The articles in the second issue are less professional, although some of the data presented are specific and convincing - for example, the presence of Japanese Early Jomon pottery on Efate (Vanuatu), nearly 7,000km from its point of manufacture. In 1999, William Dickerson et al published the results of petrographic studies of sand tempers and thermoluminescence dating of this pottery. These show that the potsherds are genuine Early Jomon ceramics manufactured near the northwestern tip of Honshu. The implication is that the inhabitants of Japan in 3000BC were able to sail for thousands of kilometres. Was this a voyage of discovery or simply the journey of a shipwrecked fisherman? It is an amazing feat, but did this contact have a significant impact on the cultures involved?
Here is a very good example of the type of data that exists for long-distance voyaging. Jett suggests: "The Jomon people may indeed prove to have been the pioneers in the remote Pacific, earlier even than the Austronesians." In other words, the Jomon people settled all of the Pacific islands.
Not being an expert on Pacific archaeology myself, I asked someone who is to evaluate Jett's article. Barry Rolett of the University of Hawaii is a visiting scholar at Harvard University's department of anthropology and author of Hanamiai (1998), a detailed study of the archaeology of the Marquesas Islands in East Polynesia. He believes "there is absolutely no evidence of any pre-Austronesian population in remote Oceania". I would add that the Jomon ceramics of Efate (Vanuatu) are the only evidence for pre-Austronesian presence in all of Oceania and they are surface-collected potsherds. I do not imply that the find is not genuine and important, only that without an archaeological context its significance cannot be assessed. Further, Jett's extension of this data to imagine a Jomon colonisation of remote Oceania is typical of the misinterpretation of data present in the second issue of the journal.
The other offerings are mostly comical. In the second issue, Gloria Farley finds the worldwide distribution of the "bird-and-fish" motif (really a bird eating a fish) convincing evidence for cultural diffusion. She comments that the motif may be a representation "of communication between the two speciesI or do they illustrate consumption of the fish by the bird, even though the fish is sometimes larger than the bird?" This is solid evidence that some academics need to get out into the real world more often: I suggest a walk along the beach of the Fraser River in British Columbia after the autumn salmon run. A new journal on a controversial subject cannot afford to publish such material because it gives an easy opening for detractors to marginalise the entire effort. Other articles in the second issue consist of unsupported and illogical speculations.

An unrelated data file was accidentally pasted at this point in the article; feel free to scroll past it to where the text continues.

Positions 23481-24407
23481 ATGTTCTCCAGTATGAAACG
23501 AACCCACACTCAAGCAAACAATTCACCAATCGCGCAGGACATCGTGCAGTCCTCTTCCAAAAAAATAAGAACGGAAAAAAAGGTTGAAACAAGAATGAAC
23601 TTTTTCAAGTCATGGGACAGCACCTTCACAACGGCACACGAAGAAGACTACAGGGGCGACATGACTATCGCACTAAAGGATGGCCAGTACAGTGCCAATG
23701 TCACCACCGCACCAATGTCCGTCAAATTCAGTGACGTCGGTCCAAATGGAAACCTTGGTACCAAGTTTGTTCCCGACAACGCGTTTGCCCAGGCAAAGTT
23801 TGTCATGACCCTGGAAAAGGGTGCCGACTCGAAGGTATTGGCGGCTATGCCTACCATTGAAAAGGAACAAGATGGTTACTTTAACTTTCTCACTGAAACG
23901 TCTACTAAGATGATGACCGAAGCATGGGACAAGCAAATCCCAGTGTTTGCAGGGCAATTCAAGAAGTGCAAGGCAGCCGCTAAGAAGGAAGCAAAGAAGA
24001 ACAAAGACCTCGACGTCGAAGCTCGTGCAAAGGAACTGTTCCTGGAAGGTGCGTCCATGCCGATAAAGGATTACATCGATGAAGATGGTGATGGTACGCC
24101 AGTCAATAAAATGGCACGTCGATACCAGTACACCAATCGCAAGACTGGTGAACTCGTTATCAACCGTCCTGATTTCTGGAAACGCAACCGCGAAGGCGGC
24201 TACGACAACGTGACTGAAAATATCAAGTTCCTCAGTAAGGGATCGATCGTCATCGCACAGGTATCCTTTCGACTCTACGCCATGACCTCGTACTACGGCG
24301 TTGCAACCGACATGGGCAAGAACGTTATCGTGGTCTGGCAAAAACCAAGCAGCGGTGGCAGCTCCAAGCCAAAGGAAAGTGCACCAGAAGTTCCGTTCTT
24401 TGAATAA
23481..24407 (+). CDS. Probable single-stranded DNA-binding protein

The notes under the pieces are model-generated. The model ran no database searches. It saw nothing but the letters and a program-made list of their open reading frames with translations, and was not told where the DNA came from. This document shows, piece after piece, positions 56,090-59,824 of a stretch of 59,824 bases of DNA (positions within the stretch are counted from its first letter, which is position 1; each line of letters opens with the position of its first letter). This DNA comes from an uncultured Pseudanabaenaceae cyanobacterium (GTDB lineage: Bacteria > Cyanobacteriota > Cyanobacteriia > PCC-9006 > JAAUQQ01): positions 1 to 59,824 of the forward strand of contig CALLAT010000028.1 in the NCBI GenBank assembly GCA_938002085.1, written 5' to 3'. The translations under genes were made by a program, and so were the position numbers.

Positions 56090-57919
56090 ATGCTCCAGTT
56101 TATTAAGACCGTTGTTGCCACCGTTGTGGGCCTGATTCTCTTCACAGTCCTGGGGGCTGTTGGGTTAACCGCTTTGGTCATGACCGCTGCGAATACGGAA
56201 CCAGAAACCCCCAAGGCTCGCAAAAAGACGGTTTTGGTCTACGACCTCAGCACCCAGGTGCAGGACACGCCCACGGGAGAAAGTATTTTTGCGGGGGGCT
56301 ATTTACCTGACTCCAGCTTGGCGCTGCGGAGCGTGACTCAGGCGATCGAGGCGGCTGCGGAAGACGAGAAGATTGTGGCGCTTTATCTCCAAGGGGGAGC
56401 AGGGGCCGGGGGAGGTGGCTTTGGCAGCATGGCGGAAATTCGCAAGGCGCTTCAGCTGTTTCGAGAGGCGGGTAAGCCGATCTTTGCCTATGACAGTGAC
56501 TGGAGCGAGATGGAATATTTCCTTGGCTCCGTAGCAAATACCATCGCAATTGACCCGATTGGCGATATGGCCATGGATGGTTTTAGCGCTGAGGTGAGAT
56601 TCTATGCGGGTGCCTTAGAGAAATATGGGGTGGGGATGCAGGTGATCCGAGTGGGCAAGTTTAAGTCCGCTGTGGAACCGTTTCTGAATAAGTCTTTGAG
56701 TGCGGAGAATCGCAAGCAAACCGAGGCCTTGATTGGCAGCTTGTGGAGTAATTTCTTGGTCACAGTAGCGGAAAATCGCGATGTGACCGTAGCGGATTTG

The latest (third) issue is a "Norse Vinland Millennial" issue. It deals entirely with the Norse exploration of Iceland, Greenland and the New World. Subjects discussed include: the authenticity of the Yale Vinland map; the Viking sagas; Viking navigation methods; a review of the Smithsonian's Viking exhibit; and a comprehensive, 28-page annotated bibliography of publications relating to the Vinland map. These articles are focused and professional. With the exception of his defence of the controversial Kensington stone, Jett seems to have got the journal back on track with this issue.
The journal's price and its inconsistent and irregular nature will give some potential readers second thoughts about subscribing. Nevertheless, I recommend it for several reasons. First, each issue contains lengthy annotated bibliographies of material related to the subject of long-distance contacts - a major contribution. Second, every issue has at least one article that will stimulate serious discussion about long-distance voyaging. Finally, if the questions raised by this topic are ever to be properly answered, they will need the contribution and critique of the academic community. So, is Pre-Columbiana a fringe journal or a professional forum? It is both, and will likely remain so.
Bryan Wells is a PhD candidate in archaeology, Harvard University, Massachusetts, United States, and project epigrapher for the Harvard expedition to Baluchistan.
Pre-Columbiana: A Journal of Long-Distance Contacts
Editor - Stephen C. Jett
ISBN - 1522 8495
Publisher - Early Sites Research Society
Price - $25